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Ah, the Celestial Proteome

The blogosphere is all abuzz and demanding answers. A paper appearing as an e-pub ahead of print in Proteomics, called Mitochondria, the missing link between body and soul: Proteomic prospective evidence, purports to use proteomics to disprove the endosymbiont theory of the origins of mitochondria and support a more "realistic alternative." Instead, the authors Mohamad Warda and Jin Han "more logically" suggest:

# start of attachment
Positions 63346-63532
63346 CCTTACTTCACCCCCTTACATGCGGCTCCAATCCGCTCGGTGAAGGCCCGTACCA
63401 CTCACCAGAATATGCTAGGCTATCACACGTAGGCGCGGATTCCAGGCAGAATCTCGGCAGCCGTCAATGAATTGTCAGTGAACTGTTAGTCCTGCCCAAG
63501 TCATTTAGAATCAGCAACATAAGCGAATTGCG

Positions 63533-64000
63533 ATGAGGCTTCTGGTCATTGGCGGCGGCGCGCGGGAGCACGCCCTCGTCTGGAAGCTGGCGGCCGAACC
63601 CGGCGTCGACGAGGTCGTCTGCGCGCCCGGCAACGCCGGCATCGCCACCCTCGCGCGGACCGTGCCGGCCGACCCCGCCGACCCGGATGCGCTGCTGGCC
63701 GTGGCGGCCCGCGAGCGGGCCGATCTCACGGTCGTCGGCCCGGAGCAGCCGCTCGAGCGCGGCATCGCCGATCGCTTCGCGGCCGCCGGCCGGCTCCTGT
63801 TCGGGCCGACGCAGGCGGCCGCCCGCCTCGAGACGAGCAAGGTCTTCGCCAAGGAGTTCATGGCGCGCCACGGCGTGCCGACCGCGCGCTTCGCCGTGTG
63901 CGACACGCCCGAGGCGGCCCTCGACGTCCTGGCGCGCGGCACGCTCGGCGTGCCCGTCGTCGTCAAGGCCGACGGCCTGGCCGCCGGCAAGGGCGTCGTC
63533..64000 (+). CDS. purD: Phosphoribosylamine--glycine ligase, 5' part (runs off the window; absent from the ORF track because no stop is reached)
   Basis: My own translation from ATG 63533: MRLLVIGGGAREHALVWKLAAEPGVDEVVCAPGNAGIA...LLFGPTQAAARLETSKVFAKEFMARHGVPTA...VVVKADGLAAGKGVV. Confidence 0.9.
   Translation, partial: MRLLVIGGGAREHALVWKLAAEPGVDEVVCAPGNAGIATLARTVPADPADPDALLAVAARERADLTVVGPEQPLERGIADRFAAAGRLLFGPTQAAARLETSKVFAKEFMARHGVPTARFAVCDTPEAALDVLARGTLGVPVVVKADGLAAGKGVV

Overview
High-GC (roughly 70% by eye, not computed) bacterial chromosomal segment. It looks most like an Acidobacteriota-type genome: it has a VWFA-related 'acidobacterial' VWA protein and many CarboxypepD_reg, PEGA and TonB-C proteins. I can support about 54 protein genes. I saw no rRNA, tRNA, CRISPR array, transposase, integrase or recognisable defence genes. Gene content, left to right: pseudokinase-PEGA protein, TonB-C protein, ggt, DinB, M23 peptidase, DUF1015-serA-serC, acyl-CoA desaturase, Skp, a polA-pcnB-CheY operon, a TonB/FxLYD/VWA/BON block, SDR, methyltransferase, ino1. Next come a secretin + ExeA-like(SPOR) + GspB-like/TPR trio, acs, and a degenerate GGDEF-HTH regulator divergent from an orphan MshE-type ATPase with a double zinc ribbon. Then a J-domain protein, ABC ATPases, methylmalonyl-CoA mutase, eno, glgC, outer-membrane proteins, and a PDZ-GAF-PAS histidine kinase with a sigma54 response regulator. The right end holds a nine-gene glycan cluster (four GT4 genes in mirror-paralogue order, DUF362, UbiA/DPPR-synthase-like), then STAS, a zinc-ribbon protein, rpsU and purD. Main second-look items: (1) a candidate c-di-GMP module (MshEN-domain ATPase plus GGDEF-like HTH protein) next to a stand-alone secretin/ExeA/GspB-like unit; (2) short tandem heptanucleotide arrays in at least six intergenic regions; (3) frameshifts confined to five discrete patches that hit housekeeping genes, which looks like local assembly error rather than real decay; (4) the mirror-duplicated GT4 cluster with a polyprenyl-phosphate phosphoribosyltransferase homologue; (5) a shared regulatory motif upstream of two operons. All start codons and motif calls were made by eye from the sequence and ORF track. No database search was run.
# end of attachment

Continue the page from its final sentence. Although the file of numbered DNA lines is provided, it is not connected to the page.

Proteomics overlapping between different forms of life are more likely to be interpreted as a reflection of a single common fingerprint initiated by a mighty creator than relying on a single cell that is, in a doubtful way, surprisingly originating all other kinds of life.

PZ Myers is all over it. Much of the paper is also incomprehensible, according to Myers and the people commenting on his site. Furthermore, they found that it is largely plagiarized from Butterfield et al.'s 2006 article in the European Journal of Pharmacology as well as from other papers. In an update, Myers adds, "I hope we hear from Han and Warda sometime; they've got a lot of 'splaining to do."

 

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